Stockbridge — Like so many other visitors to the Berkshires, chimney swifts stop at The Red Lion Inn. Luckily, they don’t need rooms. They’re happy in the chimney.
Every evening these days at about 7:45, the swifts start coming down from the highest reaches of the skies, where they have been feasting on insects –- black flies, mosquitos and whatever else is hatching — and begin circling around this one particular chimney. Riding on currents of air, they swoop around in large figure eights, some in groups of four, some in groups of eight or ten, and then in larger and larger groups as the sky darkens. Suddenly, as if somebody gave the signal, they all fold their wings and drop into the chimney.
Chad McCormick, a native of Stockbridge and an exceedingly knowledgeable self-taught naturalist, discovered the swifts last summer. He began to notice them congregating at the chimney during the first week of August 2013.
“I just kept waiting and watching. I couldn’t believe what I’d found. I watched for weeks and weeks before I said anything,” he said.
The chimney is just above the courtyard that serves as an outdoor restaurant for Red Lion in warm weather.
“I couldn’t believe that all these people were sitting at their tables,” Chad continues, “under their umbrellas while one of the most amazing things in nature was happening, and not a single person looked up. People are so out of touch with the natural world.”
Chimney swifts measure 5.25 inches long, with a wingspan of 14 inches, and a total weight of .81 ounces (23 grams). They look like cigars with wings. Traditionally, they winter in the Amazon Basin. In the spring they fly up to southern Canada, and in the fall they fly back down to the Amazon again. McCormick wonders whether this is a way station for them now on the way to Canada, or if they plan to spend the summer here. This spring, he noticed them again for the first time on April 28, and he has seen them every night since. Right now, the community totals about 80 birds. Last August, McCormick says, they totaled in the hundreds. And then, one day in the fall, they were gone.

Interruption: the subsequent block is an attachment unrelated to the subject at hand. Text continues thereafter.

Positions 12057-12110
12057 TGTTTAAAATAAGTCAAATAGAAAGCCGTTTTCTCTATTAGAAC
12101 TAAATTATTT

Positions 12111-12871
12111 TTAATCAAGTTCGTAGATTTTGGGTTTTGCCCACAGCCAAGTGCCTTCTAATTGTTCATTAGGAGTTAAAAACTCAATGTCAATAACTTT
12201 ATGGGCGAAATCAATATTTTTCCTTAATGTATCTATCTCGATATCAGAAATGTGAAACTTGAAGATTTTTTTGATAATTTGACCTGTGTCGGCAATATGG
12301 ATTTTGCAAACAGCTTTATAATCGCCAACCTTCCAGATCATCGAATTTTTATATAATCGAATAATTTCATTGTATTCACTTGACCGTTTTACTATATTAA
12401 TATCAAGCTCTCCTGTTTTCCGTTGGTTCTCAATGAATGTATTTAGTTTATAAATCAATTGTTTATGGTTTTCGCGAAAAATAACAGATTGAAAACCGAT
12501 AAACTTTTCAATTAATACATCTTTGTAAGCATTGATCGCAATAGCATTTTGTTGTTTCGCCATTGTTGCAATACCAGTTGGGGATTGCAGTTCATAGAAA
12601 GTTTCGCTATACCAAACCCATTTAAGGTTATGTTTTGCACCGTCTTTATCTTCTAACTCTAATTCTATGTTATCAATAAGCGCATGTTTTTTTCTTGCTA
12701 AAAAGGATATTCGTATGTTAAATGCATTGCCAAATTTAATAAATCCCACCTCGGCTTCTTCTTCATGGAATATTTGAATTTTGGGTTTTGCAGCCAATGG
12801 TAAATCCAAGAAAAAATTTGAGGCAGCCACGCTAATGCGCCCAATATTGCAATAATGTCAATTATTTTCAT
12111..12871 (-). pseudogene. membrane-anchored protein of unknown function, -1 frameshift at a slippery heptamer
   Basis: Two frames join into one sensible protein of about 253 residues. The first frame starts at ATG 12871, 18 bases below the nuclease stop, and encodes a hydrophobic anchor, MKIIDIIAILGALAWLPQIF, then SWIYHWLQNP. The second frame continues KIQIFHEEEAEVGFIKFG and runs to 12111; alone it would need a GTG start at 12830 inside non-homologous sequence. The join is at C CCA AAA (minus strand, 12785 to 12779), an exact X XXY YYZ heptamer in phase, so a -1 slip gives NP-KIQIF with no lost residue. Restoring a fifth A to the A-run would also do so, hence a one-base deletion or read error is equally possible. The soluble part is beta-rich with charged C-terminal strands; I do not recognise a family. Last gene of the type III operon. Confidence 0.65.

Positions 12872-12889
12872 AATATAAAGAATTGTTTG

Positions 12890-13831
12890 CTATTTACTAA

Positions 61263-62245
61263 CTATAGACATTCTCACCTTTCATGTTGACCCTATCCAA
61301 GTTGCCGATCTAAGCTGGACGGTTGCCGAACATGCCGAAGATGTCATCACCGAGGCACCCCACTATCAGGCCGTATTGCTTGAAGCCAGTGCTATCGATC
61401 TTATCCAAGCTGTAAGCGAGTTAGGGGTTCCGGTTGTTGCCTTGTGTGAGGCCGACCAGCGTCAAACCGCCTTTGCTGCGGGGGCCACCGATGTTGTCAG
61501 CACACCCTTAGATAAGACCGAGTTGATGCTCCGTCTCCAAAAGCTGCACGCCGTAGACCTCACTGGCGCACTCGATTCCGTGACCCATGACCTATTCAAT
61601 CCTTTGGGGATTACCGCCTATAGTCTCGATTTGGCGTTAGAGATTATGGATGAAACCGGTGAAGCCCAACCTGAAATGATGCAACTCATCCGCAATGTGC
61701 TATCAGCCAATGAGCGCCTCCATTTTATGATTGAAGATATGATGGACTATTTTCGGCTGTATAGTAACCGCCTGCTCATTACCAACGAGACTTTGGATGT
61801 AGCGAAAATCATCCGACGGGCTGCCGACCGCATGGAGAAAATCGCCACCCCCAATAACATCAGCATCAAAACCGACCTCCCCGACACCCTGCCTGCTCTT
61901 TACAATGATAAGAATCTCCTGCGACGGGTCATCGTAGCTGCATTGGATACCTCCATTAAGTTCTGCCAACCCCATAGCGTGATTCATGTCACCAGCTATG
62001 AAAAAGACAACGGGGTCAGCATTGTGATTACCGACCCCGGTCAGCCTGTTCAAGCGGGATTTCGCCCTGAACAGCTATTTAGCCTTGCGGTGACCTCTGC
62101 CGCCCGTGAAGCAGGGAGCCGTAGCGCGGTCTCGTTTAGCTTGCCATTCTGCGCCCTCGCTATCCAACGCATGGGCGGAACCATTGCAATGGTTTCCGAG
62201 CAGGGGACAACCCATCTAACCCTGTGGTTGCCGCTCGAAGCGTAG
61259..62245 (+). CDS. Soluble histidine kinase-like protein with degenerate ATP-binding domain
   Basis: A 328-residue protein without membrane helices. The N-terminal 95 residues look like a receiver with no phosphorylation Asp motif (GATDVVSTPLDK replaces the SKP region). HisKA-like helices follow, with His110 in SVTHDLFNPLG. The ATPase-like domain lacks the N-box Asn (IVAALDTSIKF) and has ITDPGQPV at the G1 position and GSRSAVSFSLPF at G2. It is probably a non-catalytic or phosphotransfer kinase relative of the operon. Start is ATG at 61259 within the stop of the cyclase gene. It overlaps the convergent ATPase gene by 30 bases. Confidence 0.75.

McCormick marvels at these birds. Except when they congregate at night in the chimney, these birds never touch the ground. They fly constantly. On the fly, they pick up nesting material off trees. They possess site fidelity, the ability to come back to the same place year after year, all the way from the Amazon to Canada and back again.
Their feathers have adapted to their nights in the chimneys. Little spikes protrude from the ends of their tail feathers. When the get into the chimneys, they flap their wings and press themselves against the wall. They roost vertically. Their feet grasp the wall of the chimney, and the pins at the ends of their tail feathers anchor them and prevent them from slipping down. Although only one pair of swifts will be nesting in that chimney; all the rest in the community snuggle up together to preserve warmth.
So why this chimney, or any chimney? Despite their name, chimney swifts didn’t always nest in chimneys. They used to nest in the high trees of old growth forests. If the top of a tree fell off, a comfy hollow would develop at the top of the tree, perfect for a nest. When trees grew scarcer, the swifts adapted to chimneys.
But now, there aren’t enough chimneys either. Look around and you’ll see that most chimneys have screens on them to keep birds and bats out. Or they’re filled up in the middle with vents from gas stoves. Loss of habitat has caused Canada to designate the chimney swallows as “of special concern,” which is one step away from “endangered.”
And that concerns Chad McCormick.
“If anything happens to this chimney at the Red Lion Inn,” he worries, “a whole population of birds could be wiped out. Knowing what I know, I don’t want to just stand around and not tell anyone.“